Any Employer Would Fire Ray Rice – Probably Sooner, Too

Ray_rice_ap_imgSo-called “regular” people get fired every day. It’s rarely front page news, unless it’s on a large scale. But when a star athlete gets the ax, that’s another story – especially when it involves controversy, scandal and illegal behavior.

When the Baltimore Ravens announced their decision to terminate the contract of running back Ray Rice yesterday, following the release of a brutal surveillance video in which he punches his then-fiancé in an Atlantic City elevator, no one was surprised. In fact, most wondered why it hadn’t happened sooner.

After all, there was already a video showing the immediate aftermath of the attack. The second video just confirmed what we already knew.

The truth is, if Rice were a “regular” guy, he would have been fired back in February when the incident occurred. Instead he was initially suspended for two games. Can you imagine if your boss found out you had committed such an atrocious crime and just told you not to come in for a couple of weeks? Chances are, you’d be in prison for much longer than that.

We talk all the time about the necessity of keeping your personal life separate from the working world. It helps you present a more professional image, and minimizes workplace distractions. And yet here is an instance where there is no separating personal from professional. Such a violent – not to mention illegal – act is something no employer would tolerate. It speaks to the character of Rice, which reflects on the Ravens organization and all of professional football. Cutting ties was their only option.

It’s tough to see what us “regular” people can take away from this upsetting story, but it is an extreme example of something we should all remember – an organization is only as good as its people. By striving to be the best possible version of yourself – on and off the proverbial “field” – you’ll make yourself a more desirable candidate and employee.

Photo credit: Ray Rice. 2014 (AP Photo/Patrick Semansky) 

4 comments

  1. I think this posting is misleading and does us all a disservice. If Ray Rice was just a “regular” person we probably wouldn’t know about it! It wouldn’t be front page news, it wouldn’t be all over the TV. Unless the police were called in it most likely would never had made the news, and if his girl friend/wife didn’t press charges it would just go away like so many other domestic violence crimes. Even if Mr. Rice worked in the NFL office in another capacity. The NFL probably wouldn’t know about it or if they did they would most likely wouldn’t fire him. How many companies would have your boss call you in and speak to you or send you down to HR for a consultation because of your home life?
    Cutting ties with Ray Rice was not the NFL and the Ravens only option. It was the easy way out. It was the easiest way to resolve a controversy and shine a good light on themselves. What they have done is given Ray and his wife the opportunity to spend more time with each other and their unresolved domestic violence situation. Realizing I am speaking outside my area of expertise, I suspect they could have provided his wife with counseling, both legal and psychological, possibly a life coach. The could have suspended Ray and forced him into some sort of counseling, anger management, etc. Instead, we have sent a man, that we all know to be a keg of powder and a lit match, home with his wife. He is now a person, that has had his livelihood taken away from him, his dignity stripped from him, possibly his lifestyle put in jeopardy, possibly in his mind because of his wife. And the Ravens and the NFL can say we kicked him to the curb, it’s not our problem.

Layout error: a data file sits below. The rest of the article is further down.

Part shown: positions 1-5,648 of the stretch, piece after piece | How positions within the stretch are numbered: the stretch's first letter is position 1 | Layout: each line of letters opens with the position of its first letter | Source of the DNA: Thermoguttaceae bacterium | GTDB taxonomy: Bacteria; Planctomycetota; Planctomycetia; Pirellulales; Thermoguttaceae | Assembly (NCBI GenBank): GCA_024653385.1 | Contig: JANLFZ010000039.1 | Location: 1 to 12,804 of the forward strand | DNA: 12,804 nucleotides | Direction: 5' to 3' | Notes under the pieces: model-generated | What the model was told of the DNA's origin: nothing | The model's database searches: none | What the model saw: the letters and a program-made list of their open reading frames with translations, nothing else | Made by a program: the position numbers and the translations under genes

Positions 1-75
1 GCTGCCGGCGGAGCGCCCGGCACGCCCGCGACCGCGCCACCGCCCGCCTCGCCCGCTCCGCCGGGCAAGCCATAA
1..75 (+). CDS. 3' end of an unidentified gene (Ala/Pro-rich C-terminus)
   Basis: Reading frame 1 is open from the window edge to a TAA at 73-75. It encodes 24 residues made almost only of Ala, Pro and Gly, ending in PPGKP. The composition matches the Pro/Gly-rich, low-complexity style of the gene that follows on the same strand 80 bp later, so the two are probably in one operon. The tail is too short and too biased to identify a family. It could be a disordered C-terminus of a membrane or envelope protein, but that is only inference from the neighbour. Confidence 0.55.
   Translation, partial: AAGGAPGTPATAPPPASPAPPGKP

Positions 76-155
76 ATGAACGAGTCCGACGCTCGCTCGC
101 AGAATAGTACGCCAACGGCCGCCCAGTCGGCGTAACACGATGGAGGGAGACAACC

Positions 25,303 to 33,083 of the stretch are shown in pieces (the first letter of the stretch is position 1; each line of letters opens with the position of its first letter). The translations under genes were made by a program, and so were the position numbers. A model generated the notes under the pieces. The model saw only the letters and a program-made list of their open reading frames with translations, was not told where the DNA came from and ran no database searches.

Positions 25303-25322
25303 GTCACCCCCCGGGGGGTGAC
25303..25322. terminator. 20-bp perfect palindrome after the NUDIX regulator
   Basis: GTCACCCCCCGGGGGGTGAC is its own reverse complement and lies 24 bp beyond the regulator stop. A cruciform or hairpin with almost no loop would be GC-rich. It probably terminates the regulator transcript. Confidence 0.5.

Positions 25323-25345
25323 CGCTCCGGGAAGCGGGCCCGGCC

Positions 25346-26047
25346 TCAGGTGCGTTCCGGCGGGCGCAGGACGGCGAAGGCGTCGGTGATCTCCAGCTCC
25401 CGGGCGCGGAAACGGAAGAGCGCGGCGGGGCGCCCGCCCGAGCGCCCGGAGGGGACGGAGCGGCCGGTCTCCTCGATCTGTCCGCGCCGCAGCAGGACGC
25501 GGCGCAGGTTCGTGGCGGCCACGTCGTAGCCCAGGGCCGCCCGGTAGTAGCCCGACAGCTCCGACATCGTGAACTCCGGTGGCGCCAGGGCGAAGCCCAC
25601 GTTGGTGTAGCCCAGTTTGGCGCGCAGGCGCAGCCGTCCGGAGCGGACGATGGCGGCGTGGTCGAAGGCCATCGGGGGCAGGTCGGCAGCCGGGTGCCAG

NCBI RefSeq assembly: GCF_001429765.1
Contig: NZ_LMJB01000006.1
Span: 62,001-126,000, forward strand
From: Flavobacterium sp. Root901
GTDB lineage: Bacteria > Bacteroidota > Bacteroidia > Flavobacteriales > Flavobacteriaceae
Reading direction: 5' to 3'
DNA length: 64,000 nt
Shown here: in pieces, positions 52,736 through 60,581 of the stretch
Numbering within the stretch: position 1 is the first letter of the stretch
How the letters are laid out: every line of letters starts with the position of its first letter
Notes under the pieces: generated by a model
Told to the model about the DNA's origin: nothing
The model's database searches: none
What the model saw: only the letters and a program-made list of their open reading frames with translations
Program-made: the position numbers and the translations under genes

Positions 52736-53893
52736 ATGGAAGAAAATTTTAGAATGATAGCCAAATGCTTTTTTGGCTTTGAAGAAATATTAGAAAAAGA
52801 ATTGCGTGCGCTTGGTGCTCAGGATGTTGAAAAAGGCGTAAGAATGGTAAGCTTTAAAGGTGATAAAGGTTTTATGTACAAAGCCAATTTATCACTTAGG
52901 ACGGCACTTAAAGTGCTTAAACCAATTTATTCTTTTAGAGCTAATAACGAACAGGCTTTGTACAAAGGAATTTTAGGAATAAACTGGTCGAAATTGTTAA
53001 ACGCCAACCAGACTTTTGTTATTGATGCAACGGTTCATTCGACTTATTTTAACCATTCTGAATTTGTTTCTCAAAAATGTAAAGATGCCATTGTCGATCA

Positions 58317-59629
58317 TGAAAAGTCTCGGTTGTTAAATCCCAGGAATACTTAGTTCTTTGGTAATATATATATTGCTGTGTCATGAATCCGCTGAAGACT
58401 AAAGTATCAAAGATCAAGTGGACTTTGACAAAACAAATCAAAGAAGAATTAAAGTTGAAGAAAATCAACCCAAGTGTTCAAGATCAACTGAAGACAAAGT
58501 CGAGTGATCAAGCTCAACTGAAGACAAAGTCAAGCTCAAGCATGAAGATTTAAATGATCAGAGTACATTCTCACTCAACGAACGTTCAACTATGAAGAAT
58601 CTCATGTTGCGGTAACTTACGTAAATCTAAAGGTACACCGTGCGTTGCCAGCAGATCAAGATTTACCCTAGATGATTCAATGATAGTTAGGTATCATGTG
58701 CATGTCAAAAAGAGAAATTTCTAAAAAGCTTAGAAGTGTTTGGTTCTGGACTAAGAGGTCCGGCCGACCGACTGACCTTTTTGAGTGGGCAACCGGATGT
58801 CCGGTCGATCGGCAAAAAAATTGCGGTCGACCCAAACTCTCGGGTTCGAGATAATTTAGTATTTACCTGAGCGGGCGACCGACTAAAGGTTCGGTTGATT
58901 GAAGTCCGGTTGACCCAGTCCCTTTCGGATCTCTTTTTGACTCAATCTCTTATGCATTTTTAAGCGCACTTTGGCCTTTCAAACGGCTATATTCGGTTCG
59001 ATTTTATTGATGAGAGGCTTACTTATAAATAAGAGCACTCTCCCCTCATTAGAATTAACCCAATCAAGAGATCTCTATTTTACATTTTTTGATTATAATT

2. I am a job seeker. There is absolutely nothing in this puff piece that helps me to do that. The Ray Rice situation is a singular, sensational story and I am surprised to see it referenced here. While the story is topical I am surprised you jumped on the band wagon. As a corporate MBA there is no basis for comparison to the career of an NFL football player, particularly of the stature of Ray Rice, and me. I would appreciate info I can use and this article does not qualify. It is a stretch in the very least. As the prior comment states, “it’s not our problem” and neither is it any of our business…#nothinglearnedhere

  3. What ever happened to your innocent until PROVEN guilty in a court of law? Is this a case where one is tried and found guilty and punished by the press?
    But another thing to think about is whether the Baltimore Ravens have a clause in the contract that all players sign about braking the law and about the Ravens image. If one actions on or off the field brakes the contract the Ravens do have the right to terminate the contract regardless of what was done.
    It is related to work and to job search. How many times have interviews not happened because of what an employer has found out one actions on social media? Your past any your image do matter in job searching.

  4. Why is this still being brought up and sent around? Can’t something more appropriate be found and how does this relate to the “Confident Career”?!!!

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